Thursday, April 12, 2012


(This is the tenth in what will eventually be series of 26 posts I’ve undertaken: each day’s post centers on a topic connected to the next letter of the alphabet from the previous post. The posts all have to do, directly or indirectly, with teaching and learning.)

Collage: "Voluptuous Discards" RBS 2010

Core belief: the act of writing itself is an act of value-creation. When you write, something is created that did not exist before, and there is at least a chance that that something will turn out to be worthwhile or surprising or interesting to you, the writer, and potentially to others.

Corollary: that writing, like most skill-based activities, becomes better with practice.

Implication: if you value what writing can do, for your thinking, for your brain, for your ability to generate and articulate ideas and work your way from first thoughts to second, more fully developed thoughts, it only makes sense to write regularly: daily if possible.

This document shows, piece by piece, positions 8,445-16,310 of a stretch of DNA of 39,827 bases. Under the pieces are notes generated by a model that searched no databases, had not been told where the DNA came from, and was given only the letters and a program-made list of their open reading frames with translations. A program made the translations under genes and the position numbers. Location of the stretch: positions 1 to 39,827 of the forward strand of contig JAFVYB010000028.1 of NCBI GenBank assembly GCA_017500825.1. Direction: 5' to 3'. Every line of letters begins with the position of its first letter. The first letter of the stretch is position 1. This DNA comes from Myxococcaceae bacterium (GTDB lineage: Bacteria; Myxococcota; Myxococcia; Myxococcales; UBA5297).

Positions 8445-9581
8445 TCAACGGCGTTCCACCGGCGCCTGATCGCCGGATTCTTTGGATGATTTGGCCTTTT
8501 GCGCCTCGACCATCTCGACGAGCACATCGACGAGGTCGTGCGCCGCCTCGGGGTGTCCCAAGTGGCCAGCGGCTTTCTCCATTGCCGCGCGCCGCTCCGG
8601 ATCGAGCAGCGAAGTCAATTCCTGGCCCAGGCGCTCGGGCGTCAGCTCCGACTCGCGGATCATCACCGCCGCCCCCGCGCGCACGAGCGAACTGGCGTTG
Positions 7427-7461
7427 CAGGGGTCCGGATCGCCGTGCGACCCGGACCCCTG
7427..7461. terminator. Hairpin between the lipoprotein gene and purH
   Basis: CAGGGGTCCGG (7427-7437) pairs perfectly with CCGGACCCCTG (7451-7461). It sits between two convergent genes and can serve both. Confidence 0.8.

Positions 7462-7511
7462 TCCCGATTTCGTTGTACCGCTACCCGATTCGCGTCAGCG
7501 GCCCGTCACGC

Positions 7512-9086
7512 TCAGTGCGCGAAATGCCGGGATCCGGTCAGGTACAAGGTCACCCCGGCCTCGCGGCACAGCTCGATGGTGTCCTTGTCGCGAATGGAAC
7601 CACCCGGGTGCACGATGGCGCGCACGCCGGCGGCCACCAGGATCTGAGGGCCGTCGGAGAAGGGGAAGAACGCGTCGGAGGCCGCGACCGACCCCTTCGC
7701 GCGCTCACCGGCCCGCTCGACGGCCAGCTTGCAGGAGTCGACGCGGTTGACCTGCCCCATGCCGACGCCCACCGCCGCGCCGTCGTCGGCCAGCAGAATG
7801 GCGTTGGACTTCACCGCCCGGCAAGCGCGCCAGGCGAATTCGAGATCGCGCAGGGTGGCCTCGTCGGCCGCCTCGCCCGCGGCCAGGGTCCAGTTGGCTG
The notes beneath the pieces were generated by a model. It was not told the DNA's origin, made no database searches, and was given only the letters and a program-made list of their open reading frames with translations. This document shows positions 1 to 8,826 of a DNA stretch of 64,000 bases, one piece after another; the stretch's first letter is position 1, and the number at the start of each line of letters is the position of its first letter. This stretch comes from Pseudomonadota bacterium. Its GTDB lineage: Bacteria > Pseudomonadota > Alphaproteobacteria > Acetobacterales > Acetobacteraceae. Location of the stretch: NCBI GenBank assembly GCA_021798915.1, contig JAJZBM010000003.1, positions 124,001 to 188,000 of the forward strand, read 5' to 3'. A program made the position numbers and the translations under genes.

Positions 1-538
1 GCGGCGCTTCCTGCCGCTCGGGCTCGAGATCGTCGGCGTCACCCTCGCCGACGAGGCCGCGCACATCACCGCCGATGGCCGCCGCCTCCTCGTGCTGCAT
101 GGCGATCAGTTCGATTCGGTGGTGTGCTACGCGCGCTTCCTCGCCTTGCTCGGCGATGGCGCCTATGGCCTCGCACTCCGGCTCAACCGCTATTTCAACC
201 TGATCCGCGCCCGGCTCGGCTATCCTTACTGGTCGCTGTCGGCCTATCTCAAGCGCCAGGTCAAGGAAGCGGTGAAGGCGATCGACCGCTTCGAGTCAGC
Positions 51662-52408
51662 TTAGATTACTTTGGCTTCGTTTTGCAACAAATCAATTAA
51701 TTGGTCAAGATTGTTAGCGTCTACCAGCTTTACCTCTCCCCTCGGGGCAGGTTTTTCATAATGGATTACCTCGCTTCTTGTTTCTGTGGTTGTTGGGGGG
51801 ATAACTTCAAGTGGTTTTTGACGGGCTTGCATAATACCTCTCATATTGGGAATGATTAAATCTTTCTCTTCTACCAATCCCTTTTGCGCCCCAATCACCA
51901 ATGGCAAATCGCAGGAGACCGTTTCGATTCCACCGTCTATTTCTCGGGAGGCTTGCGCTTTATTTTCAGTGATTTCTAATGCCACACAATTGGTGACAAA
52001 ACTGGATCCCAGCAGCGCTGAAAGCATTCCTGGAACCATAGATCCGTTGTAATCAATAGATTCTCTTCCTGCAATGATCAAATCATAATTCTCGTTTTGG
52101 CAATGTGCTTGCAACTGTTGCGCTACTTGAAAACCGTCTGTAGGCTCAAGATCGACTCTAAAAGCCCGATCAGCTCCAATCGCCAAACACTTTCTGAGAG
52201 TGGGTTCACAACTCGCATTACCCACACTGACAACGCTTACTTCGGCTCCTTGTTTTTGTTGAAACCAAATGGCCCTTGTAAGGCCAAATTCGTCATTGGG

Definition: Journal: "A personal record of occurrences, experiences, and reflections kept on a regular basis; a diary." (AHED)

Demonstration: In my very first post on Throughlines five and a half years ago, I wrote about making the move from an analog journal—which I was keeping then and am still keeping now—to an online journal. I referenced a poem by William Stafford which I put before you again today, because it's still apt, not just because it helps to develop todays "J" theme—although that's what brought it back to my mind—but because it is such a good example of how even the simplest of writerly moves, like the making of a list, can become a celebration of language, of life, of consciousness, of the act of writing itself:

What's in My Journal

Odd things, like a button drawer. Mean
Things, fishhooks, barbs in your hand.
But marbles too. A genius for being agreeable.
Junkyard crucifixes, voluptuous
discards. Space for knickknacks, and for
Alaska. Evidence to hang me, or to beatify.
Clues that lead nowhere, that never connected
anyway. Deliberate obfuscation, the kind
that takes genius. Chasms in character.
Loud omissions. Mornings that yawn above
a new grave. Pages you know exist
but you can't find them. Someone's terribly
inevitable life story, maybe mine.

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